Wednesday, December 22, 2004

Therein the Star 

I couldn't have said it better... Lofted Nest:
as much fault as I find in my tiny garland lights, as campy as I find those filthy, plastic-faced nativity scenes, as futile as I find the giving and taking of unneeded gifts... therein is the shining star the wisemen followed -- a bright, white cross in the sky -- announcing the door to salvation has opened and nothing, nothing has the strength to shut it.

Tuesday, December 21, 2004

Study for Christmas 

We hardly made it through the Beatitudes last night at RCIA, leaving sections on Free Will, Morality, Emotions, Conscience, Original Sin, the types of sin and Cardinal and Theological Virtues for our own consideration. This particular chapter (Foundations of Catholic Morality), though not indecently long, contains far too much information. So, I'll study myself through the links below over the Christmas RCIA break. Our teacher did talk for a short period of time on Original Sin, telling us the Apple and the Garden was a myth and we don't know what the original sin was beyond Mankind choosing himself over God. I used the online searchable Catechism and looked up the word "myth" and nothing popped up.

Catholic Foundations (a nice site for more info on these topics).

Pope Leo the Great, Homily XCV: On the Beatitudes.

Thomas Morrow: Forming a Catholic Conscience.

James Likoudis: Contraception and the Catholic Conscience.

Monday, December 20, 2004

Foundations of Catholic Morality 

RCIA tonight is Chapter 17, Foundations of Catholic Morality. The Chapter discusses the Sermon on the Mount (Matthew Chapters 5 through 7), the Eight Beatitudes, the conscience, sin and much more.

Blessed are the poor in spirit: Jesus doesn't praise poverty, but rather an attitude of vulnerability, openness and trust. Humility. A recognition that everything we have in life is a gift from God.

Blessed are the gentle: Jesus wants us to be unassuming, tolerant and patient. Accept everyone with compassion and gentility. Be patient with the sins of others because God is patient with our sins.

Blessed are those who mourn: In a secular society many people believe everything is OK... but Jesus wants us to lament that all is not well in the world, cry out to God about the wrongs in the world...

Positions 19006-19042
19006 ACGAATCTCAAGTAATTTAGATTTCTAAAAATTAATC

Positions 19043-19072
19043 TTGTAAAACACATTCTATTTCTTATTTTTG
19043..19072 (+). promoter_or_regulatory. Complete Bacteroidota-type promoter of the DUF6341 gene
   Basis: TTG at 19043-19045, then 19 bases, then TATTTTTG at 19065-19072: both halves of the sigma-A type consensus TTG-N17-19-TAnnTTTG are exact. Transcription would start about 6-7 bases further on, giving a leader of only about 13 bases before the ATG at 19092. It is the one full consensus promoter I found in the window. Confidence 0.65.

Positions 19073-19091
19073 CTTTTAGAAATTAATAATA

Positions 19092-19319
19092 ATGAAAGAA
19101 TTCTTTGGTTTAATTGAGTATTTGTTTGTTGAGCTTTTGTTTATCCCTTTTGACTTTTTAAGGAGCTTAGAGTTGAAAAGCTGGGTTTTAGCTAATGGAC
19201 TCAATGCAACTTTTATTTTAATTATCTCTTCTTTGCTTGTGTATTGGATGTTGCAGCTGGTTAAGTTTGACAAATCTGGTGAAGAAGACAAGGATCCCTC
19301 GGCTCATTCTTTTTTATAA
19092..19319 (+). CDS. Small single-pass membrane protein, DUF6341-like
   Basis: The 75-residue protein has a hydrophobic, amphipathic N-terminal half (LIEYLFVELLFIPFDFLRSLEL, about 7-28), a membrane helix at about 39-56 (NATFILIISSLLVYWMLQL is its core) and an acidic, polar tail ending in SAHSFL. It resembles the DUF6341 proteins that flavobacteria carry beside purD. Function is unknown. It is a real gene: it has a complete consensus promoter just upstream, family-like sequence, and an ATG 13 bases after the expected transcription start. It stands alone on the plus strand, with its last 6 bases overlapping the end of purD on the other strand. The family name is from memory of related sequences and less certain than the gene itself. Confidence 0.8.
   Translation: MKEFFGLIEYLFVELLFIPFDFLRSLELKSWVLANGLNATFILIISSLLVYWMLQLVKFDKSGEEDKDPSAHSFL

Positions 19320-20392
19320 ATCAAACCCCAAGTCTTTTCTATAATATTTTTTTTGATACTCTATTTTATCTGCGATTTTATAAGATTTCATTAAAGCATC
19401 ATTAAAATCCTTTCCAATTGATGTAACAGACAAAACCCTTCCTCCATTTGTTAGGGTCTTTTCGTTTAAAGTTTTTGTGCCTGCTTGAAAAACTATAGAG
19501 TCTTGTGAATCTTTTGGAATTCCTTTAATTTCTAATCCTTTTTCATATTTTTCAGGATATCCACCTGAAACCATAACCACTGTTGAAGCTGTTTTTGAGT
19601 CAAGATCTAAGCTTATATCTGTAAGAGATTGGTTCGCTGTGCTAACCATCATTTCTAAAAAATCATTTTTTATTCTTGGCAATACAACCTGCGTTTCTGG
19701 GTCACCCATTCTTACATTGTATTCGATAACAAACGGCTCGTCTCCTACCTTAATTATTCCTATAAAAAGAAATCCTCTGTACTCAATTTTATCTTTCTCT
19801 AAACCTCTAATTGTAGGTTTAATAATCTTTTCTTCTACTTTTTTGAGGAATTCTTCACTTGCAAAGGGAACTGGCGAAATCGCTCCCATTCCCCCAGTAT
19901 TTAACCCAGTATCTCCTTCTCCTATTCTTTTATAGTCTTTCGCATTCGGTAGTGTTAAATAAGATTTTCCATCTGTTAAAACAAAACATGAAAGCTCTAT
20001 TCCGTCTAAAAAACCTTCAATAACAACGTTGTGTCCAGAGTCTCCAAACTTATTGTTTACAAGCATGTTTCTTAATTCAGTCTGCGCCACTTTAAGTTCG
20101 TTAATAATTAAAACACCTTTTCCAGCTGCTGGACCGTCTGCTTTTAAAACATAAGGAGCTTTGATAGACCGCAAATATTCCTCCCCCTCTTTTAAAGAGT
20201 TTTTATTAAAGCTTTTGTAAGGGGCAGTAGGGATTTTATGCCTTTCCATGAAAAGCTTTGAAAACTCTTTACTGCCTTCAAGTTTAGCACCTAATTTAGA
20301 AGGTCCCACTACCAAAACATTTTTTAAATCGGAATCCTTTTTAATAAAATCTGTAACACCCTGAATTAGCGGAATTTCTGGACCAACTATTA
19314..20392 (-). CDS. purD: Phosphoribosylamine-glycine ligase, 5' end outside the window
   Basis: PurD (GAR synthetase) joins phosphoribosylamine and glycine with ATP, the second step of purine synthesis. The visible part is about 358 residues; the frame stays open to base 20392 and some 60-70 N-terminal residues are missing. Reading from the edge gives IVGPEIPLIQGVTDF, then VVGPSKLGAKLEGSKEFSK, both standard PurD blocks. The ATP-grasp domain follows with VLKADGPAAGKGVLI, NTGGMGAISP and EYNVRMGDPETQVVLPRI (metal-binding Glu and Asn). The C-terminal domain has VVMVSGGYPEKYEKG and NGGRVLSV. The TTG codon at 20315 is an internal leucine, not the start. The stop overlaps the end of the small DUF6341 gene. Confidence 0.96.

Blessed are those who hunger and thirst for uprightness: Jesus wants us to ache for justice to be done in the world... to recognize that only God can bring the world to holiness.

Blessed are the merciful: Jesus wants us to forgive others just as we are forgiven, with grace and compassion.

Blessed are the pure in heart: Jesus wants nothing to distract us from God -- not job, not family, not friends, not your own reputation... seeking and doing God's will makes us pure of heart.

Blessed are the peacemakers: Jesus doesn't want us to seek nor cause conflicts. We also should try to end the conflicts of others.

Blessed are those who are persecuted in the cause of uprightness: Jesus wants us to stand up for what is right and holy if if that means rejection, abuse or martyrdome.

In short, we should consider what we do, why we do it (intentions), and all matters of when we do it (circumstances). For an act to be good, it should be a good act, for a good reasons at the right time. Emotions are neither good nor bad, only what we do with them can be judged.

The chapter also delves into how to form your conscience, how to follow your conscience and the cardinal virtues: prudence, justice, fortitude, and temperance. We will discus theological virtues, civic virtues, the different types of sin... but more on this later.

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